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Sunday, March 18, 2007

Sennett on bureaucratic respect....

Sennett's treatment of "bureaucratic respect" (chapter 6 in Respect in a World of Inequality) is one of the stronger and more even handed presentations on the bureaucratic form I have seen lately. As a context for governance, bureaucracies are quite capable of functioning as a means for providing order when the emerging political economy required it, and it emerged initially as a means of enhancing a sense of belonging and respect of a type which we now view with contempt (e.g., Whyte's Organization Man). Its potential in those regards are still seen in the self-respect and regulated autonomy provided by military and those few remaining "old economy" corporations (probably more mythical than real since not one example comes to mind).

But as Sennett indicates, the model of bureaucratic respect, even in its heyday, did not apply for long to the governance of social service programs where the assumption of dependency triumphed over the assumption of autonomy when it came to treating those in need or welfare support. He highlights the "riddle" that bureaucratic governance was never quite been able to resolve -- how to provide support while fostering active autonomy for the recipients of welfare.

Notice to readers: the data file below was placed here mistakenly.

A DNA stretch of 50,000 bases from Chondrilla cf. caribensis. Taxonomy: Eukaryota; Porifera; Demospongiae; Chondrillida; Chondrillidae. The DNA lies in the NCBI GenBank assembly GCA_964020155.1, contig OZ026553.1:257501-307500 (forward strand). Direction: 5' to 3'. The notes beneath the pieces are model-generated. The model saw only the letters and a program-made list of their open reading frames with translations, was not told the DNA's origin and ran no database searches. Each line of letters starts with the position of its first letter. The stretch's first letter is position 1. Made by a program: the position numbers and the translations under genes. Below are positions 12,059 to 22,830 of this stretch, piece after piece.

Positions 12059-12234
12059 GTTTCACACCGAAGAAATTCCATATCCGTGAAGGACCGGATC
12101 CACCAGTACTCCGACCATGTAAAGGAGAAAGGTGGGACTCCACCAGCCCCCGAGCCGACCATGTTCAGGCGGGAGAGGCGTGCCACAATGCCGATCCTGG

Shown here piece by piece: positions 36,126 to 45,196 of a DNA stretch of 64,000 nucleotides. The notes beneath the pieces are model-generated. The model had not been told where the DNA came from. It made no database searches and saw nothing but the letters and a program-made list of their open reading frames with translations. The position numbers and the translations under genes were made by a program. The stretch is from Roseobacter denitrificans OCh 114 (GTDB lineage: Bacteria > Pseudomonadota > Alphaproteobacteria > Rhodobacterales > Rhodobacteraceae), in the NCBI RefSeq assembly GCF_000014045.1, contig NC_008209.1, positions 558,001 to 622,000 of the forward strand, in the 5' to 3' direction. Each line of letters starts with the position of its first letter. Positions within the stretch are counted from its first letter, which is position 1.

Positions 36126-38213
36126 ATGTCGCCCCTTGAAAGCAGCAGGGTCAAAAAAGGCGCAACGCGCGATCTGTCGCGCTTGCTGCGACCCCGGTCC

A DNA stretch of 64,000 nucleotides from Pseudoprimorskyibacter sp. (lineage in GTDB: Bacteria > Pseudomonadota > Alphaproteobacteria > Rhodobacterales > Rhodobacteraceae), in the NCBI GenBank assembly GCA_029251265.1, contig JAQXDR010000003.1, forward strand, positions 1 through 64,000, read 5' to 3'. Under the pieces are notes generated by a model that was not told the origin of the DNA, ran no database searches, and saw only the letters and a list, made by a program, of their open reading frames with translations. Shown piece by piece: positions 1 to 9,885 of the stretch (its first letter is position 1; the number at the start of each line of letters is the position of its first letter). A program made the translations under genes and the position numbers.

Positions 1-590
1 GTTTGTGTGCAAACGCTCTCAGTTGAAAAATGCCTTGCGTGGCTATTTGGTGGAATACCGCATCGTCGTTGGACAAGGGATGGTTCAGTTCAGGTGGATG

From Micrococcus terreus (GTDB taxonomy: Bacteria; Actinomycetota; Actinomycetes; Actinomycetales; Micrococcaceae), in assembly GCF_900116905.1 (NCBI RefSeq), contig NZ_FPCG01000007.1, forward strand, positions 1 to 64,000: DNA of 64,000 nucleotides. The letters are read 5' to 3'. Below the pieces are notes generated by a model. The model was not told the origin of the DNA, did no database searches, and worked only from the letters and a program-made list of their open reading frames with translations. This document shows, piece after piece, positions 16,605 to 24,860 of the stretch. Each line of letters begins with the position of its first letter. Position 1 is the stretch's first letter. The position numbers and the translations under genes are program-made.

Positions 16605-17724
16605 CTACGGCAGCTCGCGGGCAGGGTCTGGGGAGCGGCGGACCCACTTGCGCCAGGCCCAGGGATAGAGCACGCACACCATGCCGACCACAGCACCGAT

He follows this discussion of bureaucratic respect with a weak chapter on welfare reform ("liberated welfare") that makes it evident that the anti-bureaucratic model has not been the answer. His metaphor of the "disk" having replaced the pyramid provides little or no insight, and the observations about flat organizations and shorter time horizons prove superficial (he is much better at exploring that in The Corrosion of Character).

However, he does end the chapter with observations about public service workers interviewed in the UK who seem to have retained their sense of self-respect based on the idea of the usefulness of their work -- this despite widespread negative comments about public bureaucracies and programs. But as he points out, this is the self-respect of the craftsperson taking some pride in the work itself rather than in value to the agency or value to the public being served. This was an observation that I thought deserved more follow up -- but alas the chapter ended and I am now hoping it gets picked up in the final chapters of Respect....

More to come....



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